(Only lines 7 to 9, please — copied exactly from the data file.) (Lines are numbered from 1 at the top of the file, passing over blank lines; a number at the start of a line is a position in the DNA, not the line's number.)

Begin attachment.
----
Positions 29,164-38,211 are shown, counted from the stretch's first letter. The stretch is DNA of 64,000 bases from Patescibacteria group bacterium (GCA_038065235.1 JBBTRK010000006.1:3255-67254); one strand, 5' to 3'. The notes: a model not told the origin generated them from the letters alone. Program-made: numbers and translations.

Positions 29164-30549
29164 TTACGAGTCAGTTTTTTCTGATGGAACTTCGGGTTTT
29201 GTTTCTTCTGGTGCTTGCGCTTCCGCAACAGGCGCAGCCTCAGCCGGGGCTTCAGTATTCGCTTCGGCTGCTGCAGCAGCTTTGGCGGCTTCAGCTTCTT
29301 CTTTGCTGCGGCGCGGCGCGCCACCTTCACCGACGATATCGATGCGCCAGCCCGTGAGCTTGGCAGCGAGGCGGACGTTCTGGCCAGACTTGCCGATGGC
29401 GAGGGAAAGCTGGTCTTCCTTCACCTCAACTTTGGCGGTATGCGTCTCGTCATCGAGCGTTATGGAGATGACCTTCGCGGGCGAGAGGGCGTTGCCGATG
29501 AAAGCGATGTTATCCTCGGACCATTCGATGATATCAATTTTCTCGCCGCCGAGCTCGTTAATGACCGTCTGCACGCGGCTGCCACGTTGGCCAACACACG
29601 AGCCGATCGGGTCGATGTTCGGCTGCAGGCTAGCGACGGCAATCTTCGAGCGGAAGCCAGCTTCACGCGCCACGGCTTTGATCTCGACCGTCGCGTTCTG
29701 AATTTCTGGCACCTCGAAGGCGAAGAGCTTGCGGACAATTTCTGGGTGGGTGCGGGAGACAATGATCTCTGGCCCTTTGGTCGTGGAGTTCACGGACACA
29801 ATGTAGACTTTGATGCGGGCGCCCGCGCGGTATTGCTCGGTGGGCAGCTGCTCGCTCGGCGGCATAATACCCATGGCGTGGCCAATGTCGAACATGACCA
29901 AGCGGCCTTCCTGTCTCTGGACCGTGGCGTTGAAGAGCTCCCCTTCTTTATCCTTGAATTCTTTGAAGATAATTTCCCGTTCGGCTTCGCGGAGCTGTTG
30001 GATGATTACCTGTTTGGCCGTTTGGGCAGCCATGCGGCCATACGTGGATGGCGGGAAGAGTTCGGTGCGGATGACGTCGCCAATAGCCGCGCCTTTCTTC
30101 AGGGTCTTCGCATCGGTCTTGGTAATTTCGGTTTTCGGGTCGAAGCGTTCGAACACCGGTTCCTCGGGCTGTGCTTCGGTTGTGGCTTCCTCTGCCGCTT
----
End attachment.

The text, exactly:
29501 AAAGCGATGTTATCCTCGGACCATTCGATGATATCAATTTTCTCGCCGCCGAGCTCGTTAATGACCGTCTGCACGCGGCTGCCACGTTGGCCAACACACG
29601 AGCCGATCGGGTCGATGTTCGGCTGCAGGCTAGCGACGGCAATCTTCGAGCGGAAGCCAGCTTCACGCGCCACGGCTTTGATCTCGACCGTCGCGTTCTG
29701 AATTTCTGGCACCTCGAAGGCGAAGAGCTTGCGGACAATTTCTGGGTGGGTGCGGGAGACAATGATCTCTGGCCCTTTGGTCGTGGAGTTCACGGACACA